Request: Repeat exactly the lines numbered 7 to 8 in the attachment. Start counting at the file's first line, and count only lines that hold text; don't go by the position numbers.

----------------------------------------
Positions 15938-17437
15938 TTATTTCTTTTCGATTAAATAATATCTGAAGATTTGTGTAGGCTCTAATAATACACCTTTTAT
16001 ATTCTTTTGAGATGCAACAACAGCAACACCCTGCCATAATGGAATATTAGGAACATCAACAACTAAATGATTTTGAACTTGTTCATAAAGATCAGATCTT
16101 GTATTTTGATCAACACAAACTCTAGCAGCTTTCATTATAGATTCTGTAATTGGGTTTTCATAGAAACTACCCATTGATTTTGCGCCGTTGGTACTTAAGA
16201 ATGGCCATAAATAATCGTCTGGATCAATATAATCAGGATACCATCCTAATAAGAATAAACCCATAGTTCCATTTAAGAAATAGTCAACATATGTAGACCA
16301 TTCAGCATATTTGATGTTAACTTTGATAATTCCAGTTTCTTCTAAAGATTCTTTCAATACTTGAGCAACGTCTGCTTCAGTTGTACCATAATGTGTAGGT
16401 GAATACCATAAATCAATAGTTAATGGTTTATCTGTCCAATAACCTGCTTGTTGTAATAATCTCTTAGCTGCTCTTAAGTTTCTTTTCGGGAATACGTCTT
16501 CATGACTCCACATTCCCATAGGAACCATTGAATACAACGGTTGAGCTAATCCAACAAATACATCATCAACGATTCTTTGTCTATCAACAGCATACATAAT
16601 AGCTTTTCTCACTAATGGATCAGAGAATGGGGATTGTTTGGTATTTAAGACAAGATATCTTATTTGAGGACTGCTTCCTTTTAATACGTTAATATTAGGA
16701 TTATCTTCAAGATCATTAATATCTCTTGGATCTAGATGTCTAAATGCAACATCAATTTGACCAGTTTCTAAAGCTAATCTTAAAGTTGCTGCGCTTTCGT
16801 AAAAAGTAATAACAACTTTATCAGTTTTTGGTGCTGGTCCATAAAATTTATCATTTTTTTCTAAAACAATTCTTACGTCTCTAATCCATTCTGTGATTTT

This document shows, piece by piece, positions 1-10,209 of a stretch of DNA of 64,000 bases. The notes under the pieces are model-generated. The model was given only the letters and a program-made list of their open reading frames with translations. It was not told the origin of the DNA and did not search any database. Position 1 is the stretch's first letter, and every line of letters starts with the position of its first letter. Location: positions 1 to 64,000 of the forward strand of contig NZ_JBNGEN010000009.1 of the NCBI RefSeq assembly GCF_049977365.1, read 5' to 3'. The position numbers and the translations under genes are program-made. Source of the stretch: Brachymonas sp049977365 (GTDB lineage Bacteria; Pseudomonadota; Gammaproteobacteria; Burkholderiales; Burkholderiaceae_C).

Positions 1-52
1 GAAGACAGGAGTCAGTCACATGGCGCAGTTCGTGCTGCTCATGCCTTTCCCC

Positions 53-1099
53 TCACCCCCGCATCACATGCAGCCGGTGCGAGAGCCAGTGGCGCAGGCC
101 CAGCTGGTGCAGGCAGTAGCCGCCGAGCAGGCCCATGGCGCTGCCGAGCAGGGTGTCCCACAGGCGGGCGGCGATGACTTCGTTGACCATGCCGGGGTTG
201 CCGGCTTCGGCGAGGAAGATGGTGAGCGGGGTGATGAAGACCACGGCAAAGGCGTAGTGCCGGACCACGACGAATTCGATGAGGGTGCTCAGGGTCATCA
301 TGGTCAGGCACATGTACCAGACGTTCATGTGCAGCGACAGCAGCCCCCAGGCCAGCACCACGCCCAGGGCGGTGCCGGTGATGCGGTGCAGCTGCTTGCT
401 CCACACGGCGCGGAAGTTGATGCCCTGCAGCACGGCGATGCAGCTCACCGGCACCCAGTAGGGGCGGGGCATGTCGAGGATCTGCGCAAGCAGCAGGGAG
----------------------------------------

16401 GAATACCATAAATCAATAGTTAATGGTTTATCTGTCCAATAACCTGCTTGTTGTAATAATCTCTTAGCTGCTCTTAAGTTTCTTTTCGGGAATACGTCTT
16501 CATGACTCCACATTCCCATAGGAACCATTGAATACAACGGTTGAGCTAATCCAACAAATACATCATCAACGATTCTTTGTCTATCAACAGCATACATAAT